This year marks the 150th anniversary of the Post Office Savings Bank (POSB), which opened for business on 16 September 1861. The Bank was set up to encourage ordinary people to save money safe in the knowledge that it was secured by the government. It also provided the government with a financial asset. The Bank did not just offer savings accounts. Over time it introduced a range of other services including government stocks and bonds in 1880, war savings in 1916 and premium savings bonds in 1956.
Over the years the POSB provided home safes to encourage people to save pennies at home before depositing the contents into their accounts.
It also produced a wealth of publicity material including leaflets, posters and even a number of GPO films, all encouraging the public to save with the Post Office. You can see a selection of POSB posters and poster artwork from our collection on Flickr.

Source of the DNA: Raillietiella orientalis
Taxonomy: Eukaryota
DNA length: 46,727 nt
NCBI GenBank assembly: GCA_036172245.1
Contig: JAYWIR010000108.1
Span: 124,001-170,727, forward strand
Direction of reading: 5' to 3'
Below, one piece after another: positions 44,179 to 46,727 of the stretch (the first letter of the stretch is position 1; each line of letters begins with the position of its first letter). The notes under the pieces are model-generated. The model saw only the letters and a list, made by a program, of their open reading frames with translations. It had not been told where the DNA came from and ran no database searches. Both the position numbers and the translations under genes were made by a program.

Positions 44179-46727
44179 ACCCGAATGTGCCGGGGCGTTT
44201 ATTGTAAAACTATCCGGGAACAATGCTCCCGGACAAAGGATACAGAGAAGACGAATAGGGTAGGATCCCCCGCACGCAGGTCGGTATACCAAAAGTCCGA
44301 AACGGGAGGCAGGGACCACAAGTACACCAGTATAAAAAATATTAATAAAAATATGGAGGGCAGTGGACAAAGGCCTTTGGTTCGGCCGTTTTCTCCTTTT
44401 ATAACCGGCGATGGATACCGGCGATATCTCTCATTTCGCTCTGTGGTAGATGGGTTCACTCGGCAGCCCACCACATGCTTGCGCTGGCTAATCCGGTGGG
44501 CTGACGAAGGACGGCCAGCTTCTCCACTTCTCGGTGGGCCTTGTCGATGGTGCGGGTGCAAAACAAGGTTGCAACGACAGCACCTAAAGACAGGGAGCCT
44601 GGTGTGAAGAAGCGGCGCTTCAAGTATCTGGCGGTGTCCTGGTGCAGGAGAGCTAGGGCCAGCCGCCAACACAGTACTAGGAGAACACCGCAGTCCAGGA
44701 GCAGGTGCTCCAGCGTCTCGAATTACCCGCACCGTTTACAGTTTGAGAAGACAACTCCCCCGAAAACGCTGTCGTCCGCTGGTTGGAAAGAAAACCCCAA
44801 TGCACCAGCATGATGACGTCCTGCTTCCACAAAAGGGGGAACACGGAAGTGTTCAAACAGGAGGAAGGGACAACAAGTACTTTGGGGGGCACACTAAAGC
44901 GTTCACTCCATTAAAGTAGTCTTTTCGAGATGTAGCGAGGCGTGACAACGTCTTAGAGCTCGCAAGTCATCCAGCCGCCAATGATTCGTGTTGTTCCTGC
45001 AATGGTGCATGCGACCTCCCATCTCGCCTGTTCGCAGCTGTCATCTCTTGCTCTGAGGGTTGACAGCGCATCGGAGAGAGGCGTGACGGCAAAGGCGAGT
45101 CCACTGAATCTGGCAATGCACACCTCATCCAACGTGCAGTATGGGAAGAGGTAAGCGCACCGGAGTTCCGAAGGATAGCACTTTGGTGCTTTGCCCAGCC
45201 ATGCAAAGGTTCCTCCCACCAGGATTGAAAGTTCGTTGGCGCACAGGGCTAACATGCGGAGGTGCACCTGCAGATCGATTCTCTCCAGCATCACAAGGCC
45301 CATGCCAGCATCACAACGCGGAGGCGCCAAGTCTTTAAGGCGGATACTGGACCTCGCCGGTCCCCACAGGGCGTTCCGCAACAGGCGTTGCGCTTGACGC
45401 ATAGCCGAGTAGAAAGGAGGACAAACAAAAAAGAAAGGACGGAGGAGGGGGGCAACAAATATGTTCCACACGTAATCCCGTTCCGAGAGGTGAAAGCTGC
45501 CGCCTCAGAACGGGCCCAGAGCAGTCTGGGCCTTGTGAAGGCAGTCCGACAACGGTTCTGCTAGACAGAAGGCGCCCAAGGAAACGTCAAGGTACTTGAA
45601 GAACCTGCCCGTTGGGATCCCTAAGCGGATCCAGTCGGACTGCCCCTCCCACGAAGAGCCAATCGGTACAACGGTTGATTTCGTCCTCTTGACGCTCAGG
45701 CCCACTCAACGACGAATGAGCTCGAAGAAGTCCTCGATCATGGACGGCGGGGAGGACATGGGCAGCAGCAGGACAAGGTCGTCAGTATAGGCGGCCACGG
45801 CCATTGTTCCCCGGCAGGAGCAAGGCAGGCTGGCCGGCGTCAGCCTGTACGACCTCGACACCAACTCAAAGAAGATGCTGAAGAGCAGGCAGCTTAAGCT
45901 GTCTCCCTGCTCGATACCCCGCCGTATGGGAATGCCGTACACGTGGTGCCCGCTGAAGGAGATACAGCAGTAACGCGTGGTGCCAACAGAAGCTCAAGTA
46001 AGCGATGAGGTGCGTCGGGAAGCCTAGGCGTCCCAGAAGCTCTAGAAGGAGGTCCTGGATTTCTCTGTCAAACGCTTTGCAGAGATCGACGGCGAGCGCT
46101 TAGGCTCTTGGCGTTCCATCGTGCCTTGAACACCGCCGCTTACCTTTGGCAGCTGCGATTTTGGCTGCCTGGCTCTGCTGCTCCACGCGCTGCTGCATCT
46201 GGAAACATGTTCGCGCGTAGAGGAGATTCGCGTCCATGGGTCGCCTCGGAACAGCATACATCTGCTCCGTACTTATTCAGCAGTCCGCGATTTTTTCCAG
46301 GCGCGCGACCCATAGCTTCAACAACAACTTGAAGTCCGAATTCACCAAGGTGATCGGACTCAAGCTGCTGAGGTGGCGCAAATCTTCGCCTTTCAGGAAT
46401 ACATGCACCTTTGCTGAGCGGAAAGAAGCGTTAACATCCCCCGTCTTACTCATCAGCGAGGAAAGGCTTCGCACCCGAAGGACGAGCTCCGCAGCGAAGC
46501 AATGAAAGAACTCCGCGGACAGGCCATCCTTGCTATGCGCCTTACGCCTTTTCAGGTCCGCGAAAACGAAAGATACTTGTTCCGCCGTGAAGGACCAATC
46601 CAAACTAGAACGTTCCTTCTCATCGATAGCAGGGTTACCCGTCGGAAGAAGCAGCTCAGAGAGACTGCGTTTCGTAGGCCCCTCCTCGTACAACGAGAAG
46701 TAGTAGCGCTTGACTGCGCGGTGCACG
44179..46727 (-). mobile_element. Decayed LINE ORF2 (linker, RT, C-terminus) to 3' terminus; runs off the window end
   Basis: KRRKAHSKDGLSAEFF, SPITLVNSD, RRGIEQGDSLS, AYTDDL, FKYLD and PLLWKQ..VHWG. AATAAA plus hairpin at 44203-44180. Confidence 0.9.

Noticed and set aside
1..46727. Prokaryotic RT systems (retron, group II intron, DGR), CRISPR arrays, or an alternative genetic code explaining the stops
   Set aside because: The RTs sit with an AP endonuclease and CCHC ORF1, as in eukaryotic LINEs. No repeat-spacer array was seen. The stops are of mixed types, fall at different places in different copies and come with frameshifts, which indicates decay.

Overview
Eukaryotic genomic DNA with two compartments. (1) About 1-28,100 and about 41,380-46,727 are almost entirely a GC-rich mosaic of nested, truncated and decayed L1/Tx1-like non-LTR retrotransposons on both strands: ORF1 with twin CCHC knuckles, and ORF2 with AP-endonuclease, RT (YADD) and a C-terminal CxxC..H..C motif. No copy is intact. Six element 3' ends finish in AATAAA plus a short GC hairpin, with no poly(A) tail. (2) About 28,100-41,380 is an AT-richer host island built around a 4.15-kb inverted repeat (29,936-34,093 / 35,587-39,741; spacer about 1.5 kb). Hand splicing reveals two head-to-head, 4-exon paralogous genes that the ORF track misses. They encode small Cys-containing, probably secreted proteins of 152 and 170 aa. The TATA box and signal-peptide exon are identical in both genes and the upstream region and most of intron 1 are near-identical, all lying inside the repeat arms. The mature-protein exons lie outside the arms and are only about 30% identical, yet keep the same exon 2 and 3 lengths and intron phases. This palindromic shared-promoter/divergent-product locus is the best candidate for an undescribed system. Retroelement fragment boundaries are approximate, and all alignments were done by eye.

In 1969, the Bank ceased to be part of the Post Office. Instead it became a separate government department and was known as National Savings. However, the Bank’s link with the postal service continued as post offices continued to act as outlets, handling deposits and withdrawals over the counter. On 1st July 1996 National Savings became an Executive Agency of the Chancellor of the Exchequer and from 2002 it became known as National Savings & Investments, later shortened to NS&I.
The BPMA’s Archive class POST 75 holds the records of the Post Office Savings Bank (POSB), including a copy of the Act of Parliament that established the Bank. The records range in date from 1828 until 1975 (the records dated after 1969 are ones the Bank did not take with it when it became a government department). They include acts and regulations, reports, publicity and publications, forms and notices. Further records are housed at The National Archives in Kew.